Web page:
Friday, Oct. 14, 2016
 Subject line: Our Birth to Eight Roadmap for Success
"We know that quality preschool and kindergarten programs are critical to laying a strong educational foundation for a child's academic success, but we also know how important the stages are in a child's development before they reach kindergarten."
Dear DPS Community,

To close our educational and societal gaps, we know there are no easy answers, no magic solutions. But there are some critical investments that we do know will pay off. One of them is early literacy.

Supt.Tom Boasberg
Research has shown that children who are proficient readers in third grade are four times more likely to graduate than those who don't.That's why we've focused one of our Denver Plan 2020 goals squarely in this area.

And that's why we've teamed up with the City of Denver's Office of Children's Affairs and several community partners to launch our Birth to Eight Roadmap. Yesterday at Munroe Elementary School, I was joined by other leaders from DPS, the City of Denver and across the community to share some of the details of our citywide early-literacy partnership.

We know that quality preschool and kindergarten programs are critical to laying a strong educational foundation for a child's academic success, but we also know how important the stages are in a child's development before they reach kindergarten. That's why it is so important that our schools, community organizations and the city work together to provide both educational opportunities for kids and supports for parents to help them guide their children's language development.  

"The commitment we have made through the Birth to Eight Roadmap is not just as a district, but as a complete city," said Denver Board of Education member Happy Haynes, who co-chaired the Birth to 8 Commission with fellow board member Barbara O'Brien and Erin Brown, executive director of the Mayor's Office of Children's Affairs. "We will make sure our youngest learners are so prepared -- from the moment they are born to the day they head to higher education -- that they will achieve their full potential."

Watch this video to see Denver Public Schools announce the Birth to Eight Roadmap.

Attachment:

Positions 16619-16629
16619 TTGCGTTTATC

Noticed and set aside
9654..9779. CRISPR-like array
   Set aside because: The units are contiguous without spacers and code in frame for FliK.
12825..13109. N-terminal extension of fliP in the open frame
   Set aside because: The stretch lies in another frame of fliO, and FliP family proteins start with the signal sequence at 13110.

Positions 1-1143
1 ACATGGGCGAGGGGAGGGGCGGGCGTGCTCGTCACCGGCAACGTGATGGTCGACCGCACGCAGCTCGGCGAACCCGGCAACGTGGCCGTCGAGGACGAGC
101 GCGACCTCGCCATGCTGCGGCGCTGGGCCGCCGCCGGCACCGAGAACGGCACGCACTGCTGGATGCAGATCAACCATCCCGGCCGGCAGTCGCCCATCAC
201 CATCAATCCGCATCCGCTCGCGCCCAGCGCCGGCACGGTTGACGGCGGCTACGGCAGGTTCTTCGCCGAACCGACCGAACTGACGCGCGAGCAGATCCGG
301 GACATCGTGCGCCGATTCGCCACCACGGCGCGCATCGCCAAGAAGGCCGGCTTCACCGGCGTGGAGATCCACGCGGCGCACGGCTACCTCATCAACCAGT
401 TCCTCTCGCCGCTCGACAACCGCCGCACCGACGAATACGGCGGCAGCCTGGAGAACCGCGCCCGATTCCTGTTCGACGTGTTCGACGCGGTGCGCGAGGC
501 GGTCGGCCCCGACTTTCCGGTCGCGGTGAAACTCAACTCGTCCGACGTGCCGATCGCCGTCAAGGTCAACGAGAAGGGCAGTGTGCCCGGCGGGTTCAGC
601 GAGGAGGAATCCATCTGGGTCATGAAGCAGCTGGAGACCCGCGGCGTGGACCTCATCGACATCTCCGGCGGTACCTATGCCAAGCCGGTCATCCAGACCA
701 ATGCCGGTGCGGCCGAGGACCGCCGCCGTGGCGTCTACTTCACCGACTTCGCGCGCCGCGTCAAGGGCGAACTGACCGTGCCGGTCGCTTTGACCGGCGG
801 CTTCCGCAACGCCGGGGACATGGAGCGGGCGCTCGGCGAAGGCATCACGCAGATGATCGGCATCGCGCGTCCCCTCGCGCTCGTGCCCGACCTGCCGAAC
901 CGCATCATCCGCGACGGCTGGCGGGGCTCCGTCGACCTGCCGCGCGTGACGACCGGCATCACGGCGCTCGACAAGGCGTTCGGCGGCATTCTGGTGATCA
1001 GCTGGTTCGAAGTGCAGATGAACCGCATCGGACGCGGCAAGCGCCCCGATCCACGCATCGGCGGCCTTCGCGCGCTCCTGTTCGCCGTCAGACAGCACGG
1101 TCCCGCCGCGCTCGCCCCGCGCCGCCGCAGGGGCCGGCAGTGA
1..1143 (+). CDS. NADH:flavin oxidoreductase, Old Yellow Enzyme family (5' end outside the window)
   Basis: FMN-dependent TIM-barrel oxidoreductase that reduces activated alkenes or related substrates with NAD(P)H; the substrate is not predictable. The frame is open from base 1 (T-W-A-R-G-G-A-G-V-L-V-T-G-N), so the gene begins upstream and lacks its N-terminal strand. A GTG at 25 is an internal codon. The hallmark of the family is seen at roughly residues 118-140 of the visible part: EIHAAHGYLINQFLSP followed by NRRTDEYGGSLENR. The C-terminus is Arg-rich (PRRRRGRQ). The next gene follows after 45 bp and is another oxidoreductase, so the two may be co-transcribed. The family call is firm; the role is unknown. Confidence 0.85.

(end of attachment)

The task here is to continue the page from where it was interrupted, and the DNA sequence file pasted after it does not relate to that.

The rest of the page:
Watch this video to see Denver Public Schools announce the Birth to Eight Roadmap.
The Birth to Eight Roadmap has five guiding principles: Engaged and supported families, effective professionals, citywide culture of language and literacy, shared leadership, and continuous improvement.
Families clearly are our first and most important partners in the education of our children, and we're committed to providing them with important opportunities like early screenings, speech-language therapy, home visits and playgroups to support their children's educational development, starting at birth.

All of that helps build throughout our city a culture of language and literacy, supported by shared leadership at the state and local levels, with a commitment to continually finding ways to improve the services we're providing to our families.

That's the roadmap to success for every child. It's a map with no gaps in opportunities, no disadvantages based on zip code or demographics. It's not an easy road. It takes a lot of commitment, a community of partnerships, serious investments in resources and talent, and a lot of hard work.

But it's absolutely essential to giving all of our children the early-literacy development they need to be ready to succeed when they walk into their first preschool classroom, when they sit down to read their novel and when they take that first step off the graduation stage toward the great future they see ahead for themselves.

Best,
Tom

Pictured above, from left to right: Happy Haynes, DPS Board of Education member and Birth to Eight Roadmap co-chair; co-chair Erin Brown, executive director of the Mayor's Office of Children's Affairs; Tom; Dr. Lisa Roy, newly hired DPS executive director of early education, holding her granddaughter.
Students Discuss Civics and Equity with Mayor and Superintendent
In an effort to bring civics to life, South High School teacher Rob Duren invited Denver Mayor Michael Hancock and DPS Superintendent Tom Boasberg to talk about equity with nearly 100 civics students at the school in southeast Denver.

During the Q&A session on Wednesday, students quizzed the mayor and superintendent about protesting for equity and what DPS is doing to close the opportunity gap.

"The gaps we see in schools are the gaps we see in society," said Boasberg. "There is no place with more potential to close those gaps than our schools. It is up to us to refuse to let any kid fall behind or fail."

"With protest comes great responsibility," said Hancock. "It is courageous to bring about change, especially when you are willing to roll-up your sleeves and take a seat at the table where change is made."

Watch the DPS Features video on YouTube and Vimeo.  
Concerns Prompt Clown Costume, Makeup Ban
DPS is one of several school districts across the country taking the precaution of banning all clown masks and makeup from our school, school grounds and athletic facilities during this Halloween season. A number of Colorado schools have reported online threats of violence by clowns in recent weeks.
     
Our Department of Safety has been working with Denver police to investigate all reports of suspicious activity. At this time, there are no credible threats in DPS; however, the anxiety and fear are real. Because safety is our priority, the district is banning all clown masks and clown makeup. Our hope is that this effort also minimizes any concerns about this issue that our students, families and educators may have.
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